2. Large-N Behavioralism Triumphant

Consider, for a moment, the number of critical, post-structuralist, feminist, or even mainstream-constructivist scholars who hold tenure at A-list and near A-list IR programs in the United States. How many of these programs have more than one tenured professor doing these kinds of work? Still thinking, I bet.

How many of them have multiple tenure-track professors working in this idiom? I can think of a few, including Cornell, George Washington, Ohio State, and Minnesota. But that’s not a lot.

How many have multiple tenure-track professors doing quantitative work, particularly in open-economy IPE (PDF) and JCR-style international security? There’s no point in enumerating them, as virtually every program fits this description.

How many exclusively qualitative scholars–critical, neopositive, or whatever–have gotten jobs at A-list and near A-list schools in the last five years? Not many.

Now recall my stipulation that most PhD students in IR aren’t stupid; most figure out pretty quickly that failure to develop strong quant-fu immediately (1) precludes one from getting a significant number of jobs but (2) closes the door on very few job opportunities. After all, very few members of search committees will say “well, that applicant’s dissertation involves a multivariate regression, I think multivariate regressions aren’t proper social science, so I’m going to block him.” But, I’m sad to say, many members of search committees will refuse to seriously entertain hiring someone who doesn’t use lots of numbers–unless some sort of logroll is underway.

Now add the fact of exponentially increasing computing power. Combine that with (1) nifty statistics packages that do a lot of the work for you; (2) data sets that, although often junk, are widely accepted as “what everyone uses”; and (3) the “free pass” we too often give to using inappropriate-but-currently-sexy statistical techniques. What we’ve got is a recipe for monoculture and for the wrong kind of innovation in statistical methods, i.e., innovation driven by latest-greatest fever rather than thinking through how particular approaches might either shed new, and important, light on old problems or open up new problem areas.

That’s not to say that you can’t “pick wrong” on the quantification front. Some people think statistical inference via sampling techniques is worthless and that only experiments tell us anything interesting. Others think experiments never say anything worthwhile about ongoing political processes. And game-theorists, who do use math, just aren’t getting the kind of traction that proponents of the approach thought they would in the 1990s.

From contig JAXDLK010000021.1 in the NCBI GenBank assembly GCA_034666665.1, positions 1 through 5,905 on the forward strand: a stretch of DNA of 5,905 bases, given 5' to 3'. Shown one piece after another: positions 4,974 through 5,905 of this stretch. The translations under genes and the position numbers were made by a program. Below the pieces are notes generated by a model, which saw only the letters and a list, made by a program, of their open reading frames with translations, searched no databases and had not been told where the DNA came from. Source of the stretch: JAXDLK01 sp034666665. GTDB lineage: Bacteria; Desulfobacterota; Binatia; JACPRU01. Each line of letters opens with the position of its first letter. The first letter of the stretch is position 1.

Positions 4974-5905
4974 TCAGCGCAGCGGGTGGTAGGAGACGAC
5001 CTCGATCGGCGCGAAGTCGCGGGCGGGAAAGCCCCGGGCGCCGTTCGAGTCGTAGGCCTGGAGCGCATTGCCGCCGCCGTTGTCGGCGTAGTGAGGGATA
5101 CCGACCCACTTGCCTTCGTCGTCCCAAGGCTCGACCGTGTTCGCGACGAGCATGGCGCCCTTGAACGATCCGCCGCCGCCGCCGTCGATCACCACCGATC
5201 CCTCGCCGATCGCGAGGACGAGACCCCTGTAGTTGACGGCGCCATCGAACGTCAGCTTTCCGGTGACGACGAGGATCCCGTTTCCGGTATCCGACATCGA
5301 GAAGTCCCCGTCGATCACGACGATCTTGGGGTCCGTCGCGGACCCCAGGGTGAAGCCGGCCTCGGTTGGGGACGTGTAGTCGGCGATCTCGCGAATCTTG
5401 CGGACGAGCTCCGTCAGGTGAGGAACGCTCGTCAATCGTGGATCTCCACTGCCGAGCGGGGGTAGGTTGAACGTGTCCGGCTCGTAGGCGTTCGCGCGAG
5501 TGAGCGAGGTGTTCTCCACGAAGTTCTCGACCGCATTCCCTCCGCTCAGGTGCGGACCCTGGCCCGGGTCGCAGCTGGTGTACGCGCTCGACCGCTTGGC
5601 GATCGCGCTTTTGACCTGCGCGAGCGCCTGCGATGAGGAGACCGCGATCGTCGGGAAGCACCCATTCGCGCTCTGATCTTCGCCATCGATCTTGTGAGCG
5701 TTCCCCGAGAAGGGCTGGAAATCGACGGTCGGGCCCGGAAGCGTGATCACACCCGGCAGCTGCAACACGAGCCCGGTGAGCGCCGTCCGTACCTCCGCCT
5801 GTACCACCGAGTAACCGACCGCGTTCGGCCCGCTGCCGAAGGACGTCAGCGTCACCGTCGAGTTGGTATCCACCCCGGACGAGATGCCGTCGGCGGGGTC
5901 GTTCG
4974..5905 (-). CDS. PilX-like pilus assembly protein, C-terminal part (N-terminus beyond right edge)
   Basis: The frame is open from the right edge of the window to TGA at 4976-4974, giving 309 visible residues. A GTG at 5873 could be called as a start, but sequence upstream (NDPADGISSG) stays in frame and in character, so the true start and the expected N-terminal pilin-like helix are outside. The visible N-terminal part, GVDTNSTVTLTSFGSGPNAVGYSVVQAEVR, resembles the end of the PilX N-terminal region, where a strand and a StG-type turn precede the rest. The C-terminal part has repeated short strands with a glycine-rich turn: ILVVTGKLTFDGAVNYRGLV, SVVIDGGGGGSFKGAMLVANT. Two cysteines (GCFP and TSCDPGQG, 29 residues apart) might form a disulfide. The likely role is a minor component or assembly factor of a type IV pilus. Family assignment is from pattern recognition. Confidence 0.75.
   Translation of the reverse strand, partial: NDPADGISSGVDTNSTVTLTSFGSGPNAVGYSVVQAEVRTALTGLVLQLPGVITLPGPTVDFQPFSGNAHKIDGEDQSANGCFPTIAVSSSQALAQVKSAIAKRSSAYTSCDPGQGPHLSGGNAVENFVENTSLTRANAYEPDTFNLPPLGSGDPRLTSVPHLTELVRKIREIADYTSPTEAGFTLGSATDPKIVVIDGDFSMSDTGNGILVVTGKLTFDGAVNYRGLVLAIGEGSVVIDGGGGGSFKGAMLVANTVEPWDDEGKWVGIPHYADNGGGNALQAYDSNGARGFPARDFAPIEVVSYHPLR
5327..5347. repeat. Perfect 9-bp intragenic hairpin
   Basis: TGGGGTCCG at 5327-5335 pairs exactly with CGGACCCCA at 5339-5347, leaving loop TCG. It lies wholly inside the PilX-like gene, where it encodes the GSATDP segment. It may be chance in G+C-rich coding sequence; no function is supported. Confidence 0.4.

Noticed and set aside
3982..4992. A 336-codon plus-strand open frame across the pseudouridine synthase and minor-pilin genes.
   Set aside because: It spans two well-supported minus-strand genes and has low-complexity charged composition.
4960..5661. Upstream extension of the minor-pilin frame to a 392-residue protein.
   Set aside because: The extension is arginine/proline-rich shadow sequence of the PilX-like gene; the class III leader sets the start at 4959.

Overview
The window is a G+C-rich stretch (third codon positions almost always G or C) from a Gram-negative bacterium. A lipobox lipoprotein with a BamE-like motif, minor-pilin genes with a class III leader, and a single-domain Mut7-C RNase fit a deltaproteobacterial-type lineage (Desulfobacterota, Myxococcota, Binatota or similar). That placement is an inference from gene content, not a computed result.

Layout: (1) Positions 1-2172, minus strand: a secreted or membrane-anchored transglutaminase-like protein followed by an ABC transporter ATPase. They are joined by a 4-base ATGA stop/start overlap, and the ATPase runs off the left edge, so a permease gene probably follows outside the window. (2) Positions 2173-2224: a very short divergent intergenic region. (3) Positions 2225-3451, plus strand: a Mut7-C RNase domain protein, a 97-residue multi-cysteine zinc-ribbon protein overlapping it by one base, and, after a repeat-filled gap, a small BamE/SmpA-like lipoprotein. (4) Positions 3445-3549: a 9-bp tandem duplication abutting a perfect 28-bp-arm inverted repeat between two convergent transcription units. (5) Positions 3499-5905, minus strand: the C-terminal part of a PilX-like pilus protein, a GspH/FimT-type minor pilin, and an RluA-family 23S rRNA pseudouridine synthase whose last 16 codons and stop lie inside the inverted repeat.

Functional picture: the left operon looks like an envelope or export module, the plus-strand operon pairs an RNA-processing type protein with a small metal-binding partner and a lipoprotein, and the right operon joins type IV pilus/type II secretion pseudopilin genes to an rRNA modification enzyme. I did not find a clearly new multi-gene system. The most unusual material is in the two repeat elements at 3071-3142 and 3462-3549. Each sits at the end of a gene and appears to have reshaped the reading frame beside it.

I’m not going to bash large-N or other quantitative studies. Like many Ducks, I don’t find the distinction between quantitative and qualitative research particularly helpful. But I will claim that the triumph of general linear reality (GLR) models in the form of multivariate regression has reinforced small-c conservative tendencies within the field in a variety of ways.

Many quantitative GLR acolytes are convinced — or, at least, publicly express conviction — that they are on the correct side of the demarcation problem, i.e., that. they. are. doing, S-c-i-e-n-c-e. Normal science. Not that stupid “paradigms” wars that wasted our time in the 1980s and 1990s, and certainly not journalism, political theory, non-falsifiable parable telling, or any of that other stuff that is most. definitely. not. Science. And is therefore not simply a waste of our time, but also a shot fired directly at the heart of progress. As in: trying-to-drag-us-back-to-the-dark-ages evil.

My rhetoric may be over the top, but I am not joking. Many perfectly nice, very interesting, extremely smart, and otherwise generous people really do believe that, in blocking the advancement of “alternative” approaches, they are fighting the good fight.** In this paradigm, innovation takes the form of technical improvements; competent work on topics that some percentage of peer reviewers believe to be interesting should be published; and, to be frank, a certain scholasticism winds up prevailing.

Would this be different if another “movement” currently enjoyed an advantage? Probably not. But I do think there’s something — as PTJ has written about — at work among those self-consciously committed to “Science” (and before this was about quantitative methods is was about quasi-statistical qualitative, which should put to rest the notion that we’re talking about numbers) that makes monoculture more likely. I’d feel less worried about this if I saw more persuasive evidence of cumulative-knowledge building in the field — rather than “truths” that are established and upheld exclusively by sociological processes — and if scholars doing even non-standard GLR work had an easier time of it.

3. The De-intellectualization of Graduate School

So what happens when students who enter graduate school:

  • With most of the methods training they will need;
  • Have strong incentives to adopt the “template” strategy for getting a job;
  • Confront a publishing and hiring environment in which methodological deviance is a liability;